Psalm 126 (Rewritten In My Own Words)

Sunday, December 31, 2017

Occasionally at our church, we have what's called a "Jubilee Sunday". It's an intergenerational service, so all the kids get to join in worship, reflection and celebration with the adults. These usually end up being some of my favorite services, partially for that reason - the whole body, made up of all its many parts, gathered together to worship Jesus.

Today, we were led through a series of four reflective exercises. At one table, we were asked to re-write the words of Psalm 126 (NRSV) in our own words. This isn't a new practice for me - I've been invited to re-write scripture in a way it comes alive for me before, but I haven't done it in quite a while. In fact, this past year, it's been very difficult for me to find much joy in reading scripture at all.

Much of Psalm 126 is a picture of tears being turned into joy, of nightmares becoming dreams come true. I didn't know it before heading to church this morning, but a reminder that I serve the Turner-of-Tears-Into-Laughter is exactly what I needed. Interestingly, so many of my interpretations of joy came from my children, too. They are some of the best teachers of joy and laughter I have ever known and so, naturally, when I picture joy, I see their faces.

This is what came to me this morning as I re-wrote this Psalm:

When God returned what was lost
we were all smiles - we could hardly believe it!

We couldn't stop laughing and screaming
like you do when you're in a bounce house.
Everybody said "God really helped them!"

And God really did help us!
And we were suuuuuper glad!

Give us back what was lost, God
like a flood (but a good one - the kind where dry deserts become huge lakes!)

Let everyone who can't stop crying
start to have uncontrollable laughter instead. 

Let us see people who left sad, who wet the ground with their tears
come back laughing like they just had the best tickle fight,
hands full of all that they thought they had lost.

When You Come Back Down

Tuesday, October 24, 2017

I'll be on the other end
to hear you when you call,
angel you were born to fly
and if you get too high
I'll catch you when you fall 
I'll catch you when you fall
~Nickel Creek

I had the opportunity to help chaperone Zoe's class field trip to the local fire station the other day.

Confession: I might have been more excited than she was about this opportunity. She wasn't embarrassed that I was coming or anything, as I imagine she will be in another five years. It's just that in the last month or so I'd been trying to find my way into her classroom without edging into helicopter parent land, and this opportunity finally struck. As soon as that note came home with a call for chaperones, I had it filled out and returned to her backpack within seconds.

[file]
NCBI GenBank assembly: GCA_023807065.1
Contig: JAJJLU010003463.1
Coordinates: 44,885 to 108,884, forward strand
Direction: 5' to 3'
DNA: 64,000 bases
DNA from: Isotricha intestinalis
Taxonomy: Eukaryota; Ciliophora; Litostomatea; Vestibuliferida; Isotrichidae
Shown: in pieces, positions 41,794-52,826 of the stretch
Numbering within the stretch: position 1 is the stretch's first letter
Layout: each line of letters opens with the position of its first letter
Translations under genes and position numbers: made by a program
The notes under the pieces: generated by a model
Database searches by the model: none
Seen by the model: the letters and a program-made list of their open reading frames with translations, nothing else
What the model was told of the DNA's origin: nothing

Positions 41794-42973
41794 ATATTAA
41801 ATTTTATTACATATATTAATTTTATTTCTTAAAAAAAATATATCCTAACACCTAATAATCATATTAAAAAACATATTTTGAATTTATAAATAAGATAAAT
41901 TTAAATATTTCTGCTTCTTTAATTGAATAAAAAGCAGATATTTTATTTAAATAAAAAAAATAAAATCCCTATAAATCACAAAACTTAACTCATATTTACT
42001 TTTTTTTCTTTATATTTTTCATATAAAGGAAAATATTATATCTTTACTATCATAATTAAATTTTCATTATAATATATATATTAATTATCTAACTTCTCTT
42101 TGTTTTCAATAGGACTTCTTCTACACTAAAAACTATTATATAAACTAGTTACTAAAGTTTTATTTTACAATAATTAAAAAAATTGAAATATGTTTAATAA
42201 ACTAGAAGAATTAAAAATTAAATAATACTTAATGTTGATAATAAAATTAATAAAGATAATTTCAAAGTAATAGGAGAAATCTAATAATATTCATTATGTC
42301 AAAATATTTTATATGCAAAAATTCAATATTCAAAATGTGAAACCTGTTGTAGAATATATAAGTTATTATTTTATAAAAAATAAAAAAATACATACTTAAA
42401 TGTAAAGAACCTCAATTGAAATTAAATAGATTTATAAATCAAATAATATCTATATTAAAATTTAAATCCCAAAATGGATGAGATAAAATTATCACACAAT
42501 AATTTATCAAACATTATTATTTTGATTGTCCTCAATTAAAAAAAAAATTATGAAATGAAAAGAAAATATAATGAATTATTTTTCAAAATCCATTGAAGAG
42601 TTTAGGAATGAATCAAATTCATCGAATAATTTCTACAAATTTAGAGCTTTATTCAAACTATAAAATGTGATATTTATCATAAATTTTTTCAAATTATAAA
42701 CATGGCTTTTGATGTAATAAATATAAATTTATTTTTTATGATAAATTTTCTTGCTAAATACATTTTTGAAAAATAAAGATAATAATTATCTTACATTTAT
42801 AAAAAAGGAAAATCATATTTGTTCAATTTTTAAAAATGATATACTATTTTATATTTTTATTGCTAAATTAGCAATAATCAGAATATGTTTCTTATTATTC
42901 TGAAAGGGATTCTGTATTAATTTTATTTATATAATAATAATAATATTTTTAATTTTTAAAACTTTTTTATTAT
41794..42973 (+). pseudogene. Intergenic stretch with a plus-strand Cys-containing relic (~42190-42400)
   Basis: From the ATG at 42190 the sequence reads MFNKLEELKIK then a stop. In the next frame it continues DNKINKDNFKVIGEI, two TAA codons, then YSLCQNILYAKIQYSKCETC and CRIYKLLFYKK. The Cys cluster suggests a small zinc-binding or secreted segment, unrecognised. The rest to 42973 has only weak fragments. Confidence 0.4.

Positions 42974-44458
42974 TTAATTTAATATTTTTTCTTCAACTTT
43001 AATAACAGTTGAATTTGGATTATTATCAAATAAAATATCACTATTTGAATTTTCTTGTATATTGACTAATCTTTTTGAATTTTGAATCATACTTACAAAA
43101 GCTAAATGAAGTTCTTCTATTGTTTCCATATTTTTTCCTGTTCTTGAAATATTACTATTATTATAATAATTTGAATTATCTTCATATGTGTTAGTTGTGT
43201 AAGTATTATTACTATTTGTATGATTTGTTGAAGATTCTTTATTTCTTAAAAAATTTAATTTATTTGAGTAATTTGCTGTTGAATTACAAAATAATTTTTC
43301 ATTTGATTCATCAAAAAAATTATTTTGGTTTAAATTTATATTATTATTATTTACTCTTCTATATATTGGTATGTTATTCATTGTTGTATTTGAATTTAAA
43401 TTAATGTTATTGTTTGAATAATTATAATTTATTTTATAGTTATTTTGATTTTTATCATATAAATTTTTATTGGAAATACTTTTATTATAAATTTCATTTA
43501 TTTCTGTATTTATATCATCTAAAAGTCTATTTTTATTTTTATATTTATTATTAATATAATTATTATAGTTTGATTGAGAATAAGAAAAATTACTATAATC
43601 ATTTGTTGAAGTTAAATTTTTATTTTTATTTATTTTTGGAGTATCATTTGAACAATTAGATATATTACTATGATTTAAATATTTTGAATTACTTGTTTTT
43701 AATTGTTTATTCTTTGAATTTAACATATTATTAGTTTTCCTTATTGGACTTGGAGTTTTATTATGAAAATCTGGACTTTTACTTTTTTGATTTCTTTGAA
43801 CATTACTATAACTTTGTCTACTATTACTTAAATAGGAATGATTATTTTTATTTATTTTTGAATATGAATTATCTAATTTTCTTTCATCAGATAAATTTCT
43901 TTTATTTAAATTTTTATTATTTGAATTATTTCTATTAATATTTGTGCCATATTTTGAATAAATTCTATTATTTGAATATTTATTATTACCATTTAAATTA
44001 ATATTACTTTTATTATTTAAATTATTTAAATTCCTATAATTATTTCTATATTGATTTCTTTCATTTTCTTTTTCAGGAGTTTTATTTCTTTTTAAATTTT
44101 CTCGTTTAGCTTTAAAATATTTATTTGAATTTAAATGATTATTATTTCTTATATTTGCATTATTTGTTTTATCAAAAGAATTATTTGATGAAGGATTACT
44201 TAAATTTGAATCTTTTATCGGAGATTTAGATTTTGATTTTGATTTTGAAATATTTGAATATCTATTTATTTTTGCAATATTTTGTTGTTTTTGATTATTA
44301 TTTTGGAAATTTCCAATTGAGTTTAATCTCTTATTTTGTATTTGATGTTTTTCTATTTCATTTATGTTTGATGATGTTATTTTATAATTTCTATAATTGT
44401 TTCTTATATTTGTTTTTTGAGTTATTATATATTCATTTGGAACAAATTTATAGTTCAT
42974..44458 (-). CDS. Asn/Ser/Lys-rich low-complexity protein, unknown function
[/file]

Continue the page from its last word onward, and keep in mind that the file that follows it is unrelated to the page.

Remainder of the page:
It's a strange adjustment to go from having tabs on exactly what one's child is doing 24/7 to suddenly having thirty hours per week that are something of a black hole. I mean, I know generally what she is up to: learning to write ABCs, twice per day recesses, lunch at 11 a.m., the occasional birthday party for a classmate. I soak up everything my daughter is willing to tell me about how those thirty hours are filled, and then I ask even more about it. Which friends did you play with? What letters did you learn today? Which books did your teacher read today? Were there any students missing today? What was something particularly kind that you saw happen? Was anyone doing anything unkind?

It Doesn't Have to Be This

Sunday, October 1, 2017

It's 7:39 am, which is not that early in the grand scheme of things. In some interesting twist of the clock, my older children chose to sleep in just a little later than usual.

The baby was up at 4 o'clock for her morning feed, but she is the easiest kid on my radar these days. Eat, poop, coo, snuggle, sleep and start the cycle over. This third iteration of motherhood means that I have babies down to something of a loose science, an expected rhythm.

It's her four-and- a-half year old sister, struggling with jealousy and growing pains, and her two-and- a-half year old brother, learning to use the potty on his own, who leave me and my husband spent. The unpredictable extra bit of sleep they need in the morning is generally welcome; one less minute in which our minds are engaged in anticipating the next fire that may need to be put out.

But of course today, as Murphy's Law would have it, we actually have some plans which will require our eyes to fixate on the clock a little more than usual. Early rising may actually have been helpful so as to avoid the ticking time bomb known as rushing your kids out the door.

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